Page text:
Archive for the ‘to read’ Category
Filed Under agatha christie, giant monsters, horror, pinups, planet of the apes, poirot, steampunk, to read
Kill All Monsters!-Related
I wished I lived in Independence, Kentucky.
Ooh! Agatha Christie comics! (Found via Kevin Melrose.)
Maybe I’m just in the mood for naked women, sunken treasure, wealthy villains, and undersea horror… What am I saying? I’m always in the mood for that. Sounds like Dark Gold is just the thing.
Here’s a very cool Planet of the Apes resource site.
Brass Goggles has an intriguing review of Starcross, the second book in the Larklight series. I’m Wish Listing the first one right now.
Rather than try to categorize new artists I’ve learned about by some sort of arbitrary art genre, I figured I’d just start a new category. To kick it off, the whimsical drawings of Dave Perillo.
Hey, Oscar Wilde, It’s Clobberin’ Time is an awesome site full of various artists interpreting their favourite literary figure/author/characters. I may have linked to it a long time ago in one of its other incarnations, but it’s certainly worth revisiting. It’s searchable by artist and subject now which makes it an engrossing place.
Cool flickr gallery of Gil Elvgren pin-up art.
Filed Under christmas carol, horror, jj abrams, mystery, scifi, star wars, steampunk, to read
As Bookgasm says, “Hard Case Crime editor Charles Ardai doesn’t just publish great crime fiction – he writes it.” Actually, I haven’t read any of it yet, so I’m taking their word for it on the “great” part, but the set up to both of his books (so far) certainly sound great. In Little Girl Lost, “John Blake, an NYU dropout turned PI, is stunned to learn that his high school girlfriend, Miranda, who he thought went to medical school and then on to lead a tame life in the Midwest, actually became a stripper. Even more shocking—she’s been murdered.”
In the sequel, Songs of Innocence, Blake gets involved with another girl with a seedy occupation, and she winds up dead. According to Bookgasm, “it looks like a suicide, but Blake knows better. Her mother doesn’t believe she offed herself, either, and she wants Blake to look into it. He refuses to take her money, referring her to someone else, but only so he can follow leads without her meddling.” Maybe it’s the great reviews about the writing style; maybe it’s that Blake sounds like just the kind of pathetic hero I’d like to see catch a break, but I’m looking forward to checking this series out.
My favorite ghost story is A Christmas Carol and I’m always excited to hear about a new version of it. And I’d expect to be extra excited to hear that Disney is doing an animated feature based on it. I already watch Mickey’s Christmas Carol every December as part of a massive Christmas Carol marathon and I’m willing to add another version to the list. Unfortunately, it’s going to be a Robert Zemeckis-directed, motion-capture, CGI movie like The Polar Express. Even more unfortunately, it’s going to star Jim Carrey as Scrooge and all the ghosts. The only way this could work is for Carrey to pull off the acting job of his life and give each character distinctive personalities rather than play them as the goofy caricatures that I expect he will. And even then Zemeckis is going to have to work equally as hard to have the characters not be as creepy as the ones in The Polar Express.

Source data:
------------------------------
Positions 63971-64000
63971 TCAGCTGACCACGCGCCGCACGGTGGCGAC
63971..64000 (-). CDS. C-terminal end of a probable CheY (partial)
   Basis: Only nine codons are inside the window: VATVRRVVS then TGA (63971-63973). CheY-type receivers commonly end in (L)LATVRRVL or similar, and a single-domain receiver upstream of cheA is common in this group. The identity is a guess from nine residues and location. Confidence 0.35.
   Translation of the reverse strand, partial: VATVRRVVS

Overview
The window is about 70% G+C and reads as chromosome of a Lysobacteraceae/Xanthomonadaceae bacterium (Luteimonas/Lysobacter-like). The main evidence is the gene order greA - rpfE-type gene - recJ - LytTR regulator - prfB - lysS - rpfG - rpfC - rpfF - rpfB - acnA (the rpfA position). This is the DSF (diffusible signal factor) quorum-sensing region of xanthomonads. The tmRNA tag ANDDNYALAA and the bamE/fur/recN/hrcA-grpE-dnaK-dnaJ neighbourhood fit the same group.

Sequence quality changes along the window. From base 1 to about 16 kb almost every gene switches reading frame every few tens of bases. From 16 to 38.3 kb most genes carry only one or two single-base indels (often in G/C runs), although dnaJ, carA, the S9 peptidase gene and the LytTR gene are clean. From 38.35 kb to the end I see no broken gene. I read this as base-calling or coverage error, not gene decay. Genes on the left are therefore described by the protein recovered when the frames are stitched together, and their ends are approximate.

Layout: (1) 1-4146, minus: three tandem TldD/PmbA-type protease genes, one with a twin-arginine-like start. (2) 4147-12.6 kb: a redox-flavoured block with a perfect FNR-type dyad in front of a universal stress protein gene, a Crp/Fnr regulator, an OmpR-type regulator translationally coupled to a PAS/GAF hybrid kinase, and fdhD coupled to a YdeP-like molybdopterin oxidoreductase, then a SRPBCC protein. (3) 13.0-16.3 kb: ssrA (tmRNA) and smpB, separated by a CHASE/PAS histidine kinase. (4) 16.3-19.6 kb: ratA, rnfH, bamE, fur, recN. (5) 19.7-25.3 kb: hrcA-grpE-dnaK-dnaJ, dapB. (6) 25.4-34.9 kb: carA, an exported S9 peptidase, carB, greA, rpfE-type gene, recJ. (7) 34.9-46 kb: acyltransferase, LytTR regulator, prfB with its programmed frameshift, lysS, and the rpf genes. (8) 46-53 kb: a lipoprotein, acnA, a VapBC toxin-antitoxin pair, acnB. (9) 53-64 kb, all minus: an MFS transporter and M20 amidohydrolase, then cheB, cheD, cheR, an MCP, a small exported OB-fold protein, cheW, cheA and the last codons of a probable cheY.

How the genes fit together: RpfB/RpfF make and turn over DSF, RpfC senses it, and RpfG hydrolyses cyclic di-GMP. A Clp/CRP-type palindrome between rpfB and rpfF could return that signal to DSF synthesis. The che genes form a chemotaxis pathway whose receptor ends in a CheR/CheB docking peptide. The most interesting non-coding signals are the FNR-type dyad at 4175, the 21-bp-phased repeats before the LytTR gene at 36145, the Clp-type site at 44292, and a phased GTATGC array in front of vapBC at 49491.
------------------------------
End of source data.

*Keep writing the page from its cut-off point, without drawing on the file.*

The teaser trailer that ran before Transformers for the J.J. Abrams movie is causing quite a stir. IMDB isn’t at all helpful, revealing only that the fake working title is Cloverfield. A couple of websites have sprung up that folks thought might be related to it, but Abrams denies that, saying that the real movie site is 1-18-08.com.
I love the steampunk, and Jay Lake’s novel Mainspring about the world’s being run by a gigantic clockwork that’s about to run down is just begging to be made into a movie that I want to see on opening night.
This is rumor, but The Disney Blog is linking to supposed details about an upgraded film for Disney-MGM’s Star Tours attraction. TDB’s John Frost says he’s also “hearing rumblings of improved relations between George Lucas and the Walt Disney Company” and speculates that that could possibly mean a whole Star Wars land at the Disney-MGM park. How cool would that be?